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Cubs Fail To Knock Out Nationals; NLDS Leaves Rainy Wrigleyville For D.C.

By Jessica Cabe | October 11, 2017 7:09pm | Updated on October 11, 2017 8:16pm
 Cubs fans react to a Nationals' grand slam in the eighth inning Wednesday.
Cubs fans react to a Nationals' grand slam in the eighth inning Wednesday.
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Jessica Cabe

WRIGLEYVILLE — The Cubs lost Game 4 of the National League Division Series Wednesday, disappointing fans that braved the rain with hopes of a clinching celebration in Wrigleyville.

The Washington Nationals beat the Cubs 5-0. The game featured a decisive grand slam in the eighth inning by Michael Taylor that quashed the Cubs' hopes.

The series is tied 2-2, and they'll play in Washington, D.C., at 7:08 p.m. Thursday for the right to go to the National League Championship Series.

The loss means the team won't return to Wrigley Field this year unless the Cubs win the decisive Game 5.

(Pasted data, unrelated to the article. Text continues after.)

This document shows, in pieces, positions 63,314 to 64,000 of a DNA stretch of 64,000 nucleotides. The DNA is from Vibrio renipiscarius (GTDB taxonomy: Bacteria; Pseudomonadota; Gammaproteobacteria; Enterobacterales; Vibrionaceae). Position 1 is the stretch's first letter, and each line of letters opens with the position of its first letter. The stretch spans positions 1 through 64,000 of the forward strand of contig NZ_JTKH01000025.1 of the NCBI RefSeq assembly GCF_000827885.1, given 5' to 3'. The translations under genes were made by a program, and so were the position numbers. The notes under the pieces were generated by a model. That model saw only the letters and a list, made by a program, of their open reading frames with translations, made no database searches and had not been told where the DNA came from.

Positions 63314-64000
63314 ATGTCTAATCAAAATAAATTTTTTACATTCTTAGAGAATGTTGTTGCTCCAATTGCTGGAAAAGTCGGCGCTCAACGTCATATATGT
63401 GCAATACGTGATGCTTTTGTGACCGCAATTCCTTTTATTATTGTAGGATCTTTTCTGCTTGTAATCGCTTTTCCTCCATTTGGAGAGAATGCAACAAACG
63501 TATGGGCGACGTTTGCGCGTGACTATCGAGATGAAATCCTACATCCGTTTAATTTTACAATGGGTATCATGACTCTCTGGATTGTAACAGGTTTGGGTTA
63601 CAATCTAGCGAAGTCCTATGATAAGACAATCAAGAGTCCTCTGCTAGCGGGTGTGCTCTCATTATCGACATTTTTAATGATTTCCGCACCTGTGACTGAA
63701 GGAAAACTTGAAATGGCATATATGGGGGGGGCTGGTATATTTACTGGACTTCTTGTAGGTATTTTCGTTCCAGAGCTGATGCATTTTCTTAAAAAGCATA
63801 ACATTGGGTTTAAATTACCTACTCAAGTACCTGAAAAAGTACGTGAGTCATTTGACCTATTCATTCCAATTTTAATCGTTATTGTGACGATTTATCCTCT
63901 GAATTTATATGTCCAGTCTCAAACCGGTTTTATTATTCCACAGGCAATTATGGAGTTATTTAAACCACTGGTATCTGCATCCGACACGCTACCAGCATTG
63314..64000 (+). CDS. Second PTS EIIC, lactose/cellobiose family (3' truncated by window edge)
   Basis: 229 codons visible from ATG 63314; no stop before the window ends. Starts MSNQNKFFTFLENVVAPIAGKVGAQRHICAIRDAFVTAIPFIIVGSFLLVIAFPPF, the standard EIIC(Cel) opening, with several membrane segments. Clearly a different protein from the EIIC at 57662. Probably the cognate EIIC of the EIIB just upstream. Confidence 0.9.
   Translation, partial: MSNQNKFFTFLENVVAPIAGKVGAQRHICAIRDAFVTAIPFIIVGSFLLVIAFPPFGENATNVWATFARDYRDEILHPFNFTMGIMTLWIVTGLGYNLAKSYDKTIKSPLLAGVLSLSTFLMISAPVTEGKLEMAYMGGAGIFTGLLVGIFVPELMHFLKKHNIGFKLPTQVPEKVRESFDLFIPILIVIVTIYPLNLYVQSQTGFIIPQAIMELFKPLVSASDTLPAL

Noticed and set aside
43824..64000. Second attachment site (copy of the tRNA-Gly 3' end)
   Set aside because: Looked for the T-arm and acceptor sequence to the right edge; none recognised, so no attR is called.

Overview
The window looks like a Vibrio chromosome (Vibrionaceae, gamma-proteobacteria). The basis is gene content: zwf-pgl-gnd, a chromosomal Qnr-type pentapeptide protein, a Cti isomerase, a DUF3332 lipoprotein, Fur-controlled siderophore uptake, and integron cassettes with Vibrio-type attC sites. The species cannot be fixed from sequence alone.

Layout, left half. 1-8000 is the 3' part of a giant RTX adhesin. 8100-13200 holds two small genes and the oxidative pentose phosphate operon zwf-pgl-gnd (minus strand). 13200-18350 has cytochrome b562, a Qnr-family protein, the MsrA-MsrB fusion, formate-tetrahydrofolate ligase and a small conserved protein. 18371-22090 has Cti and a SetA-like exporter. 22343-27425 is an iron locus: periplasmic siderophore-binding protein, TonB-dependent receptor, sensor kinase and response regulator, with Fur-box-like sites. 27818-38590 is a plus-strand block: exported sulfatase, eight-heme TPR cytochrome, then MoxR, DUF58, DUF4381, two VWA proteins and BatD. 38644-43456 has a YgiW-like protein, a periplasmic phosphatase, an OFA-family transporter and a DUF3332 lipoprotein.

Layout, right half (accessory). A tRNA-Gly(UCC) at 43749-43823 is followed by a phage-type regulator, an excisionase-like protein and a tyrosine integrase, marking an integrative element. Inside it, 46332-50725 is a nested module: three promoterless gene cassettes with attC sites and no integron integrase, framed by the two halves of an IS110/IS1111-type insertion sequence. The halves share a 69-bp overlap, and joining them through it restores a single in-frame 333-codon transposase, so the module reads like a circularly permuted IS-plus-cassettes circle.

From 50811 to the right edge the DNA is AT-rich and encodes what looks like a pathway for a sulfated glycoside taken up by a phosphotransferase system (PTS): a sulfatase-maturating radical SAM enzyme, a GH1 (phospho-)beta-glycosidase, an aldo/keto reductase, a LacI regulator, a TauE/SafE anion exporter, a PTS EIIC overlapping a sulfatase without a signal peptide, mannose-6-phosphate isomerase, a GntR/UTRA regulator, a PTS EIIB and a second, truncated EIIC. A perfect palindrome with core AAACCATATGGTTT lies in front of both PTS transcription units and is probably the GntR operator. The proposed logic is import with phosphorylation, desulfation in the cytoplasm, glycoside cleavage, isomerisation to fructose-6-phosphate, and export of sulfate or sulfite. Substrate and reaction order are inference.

It left plenty of sad fans in its wake, too.

“It sucked," said Maddy Bednar, of Evanston, who watched at the Brickhouse Tavern in Lakeview. "It was bad to watch. The people around us were just miserable. Toward the end, the Cubs just let it slip.”

Hayley Johnson, from the Northwest Side, said it was over when the Cubs went down by one run early.

“There was this guy behind us who said, ‘That’s the game.’ And I thought, ‘Well, that’s dramatic.’ But it ended up being the game.”

Jeffrey Schaubschlagel, of Uptown, still has faith: “I think they’re gonna win the next game. Last year they lost a lot of home games, but they still won the World Series, so I’m not worried about it.”

The game on Wednesday was supposed to take place on Tuesday, but rain pushed it back by one day. The rain Wednesday during the game resulted in far fewer fans in the streets. Some seats at the game also were empty.

Fans can gather at the Park at Wrigley to watch Thursday's away game on a big screen. Tickets are required and cost $10, and food and beverages will be for sale.

The Cubs and Wrigley Field are 95 percent owned by an entity controlled by a trust established for the benefit of the family of Joe Ricketts, owner and CEO of DNAinfo.com. Joe Ricketts has no direct involvement in the management of the iconic team.